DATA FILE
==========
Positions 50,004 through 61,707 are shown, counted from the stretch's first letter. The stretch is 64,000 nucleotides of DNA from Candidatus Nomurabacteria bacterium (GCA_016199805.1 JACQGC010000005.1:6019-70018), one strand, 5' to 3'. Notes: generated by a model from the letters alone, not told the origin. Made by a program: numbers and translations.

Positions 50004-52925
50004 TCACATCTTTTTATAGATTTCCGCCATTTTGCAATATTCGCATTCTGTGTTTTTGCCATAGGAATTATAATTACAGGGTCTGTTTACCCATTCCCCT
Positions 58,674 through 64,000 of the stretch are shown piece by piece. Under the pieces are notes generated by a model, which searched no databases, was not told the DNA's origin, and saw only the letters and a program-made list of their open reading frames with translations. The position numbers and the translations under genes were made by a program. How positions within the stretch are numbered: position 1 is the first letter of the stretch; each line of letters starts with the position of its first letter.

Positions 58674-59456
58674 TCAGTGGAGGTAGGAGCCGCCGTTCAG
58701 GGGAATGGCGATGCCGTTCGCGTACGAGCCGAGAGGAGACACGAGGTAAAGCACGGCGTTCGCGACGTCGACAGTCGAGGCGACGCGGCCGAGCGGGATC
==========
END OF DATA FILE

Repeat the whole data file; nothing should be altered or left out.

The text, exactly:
Positions 50,004 through 61,707 are shown, counted from the stretch's first letter. The stretch is 64,000 nucleotides of DNA from Candidatus Nomurabacteria bacterium (GCA_016199805.1 JACQGC010000005.1:6019-70018), one strand, 5' to 3'. Notes: generated by a model from the letters alone, not told the origin. Made by a program: numbers and translations.

Positions 50004-52925
50004 TCACATCTTTTTATAGATTTCCGCCATTTTGCAATATTCGCATTCTGTGTTTTTGCCATAGGAATTATAATTACAGGGTCTGTTTACCCATTCCCCT
Positions 58,674 through 64,000 of the stretch are shown piece by piece. Under the pieces are notes generated by a model, which searched no databases, was not told the DNA's origin, and saw only the letters and a program-made list of their open reading frames with translations. The position numbers and the translations under genes were made by a program. How positions within the stretch are numbered: position 1 is the first letter of the stretch; each line of letters starts with the position of its first letter.

Positions 58674-59456
58674 TCAGTGGAGGTAGGAGCCGCCGTTCAG
58701 GGGAATGGCGATGCCGTTCGCGTACGAGCCGAGAGGAGACACGAGGTAAAGCACGGCGTTCGCGACGTCGACAGTCGAGGCGACGCGGCCGAGCGGGATC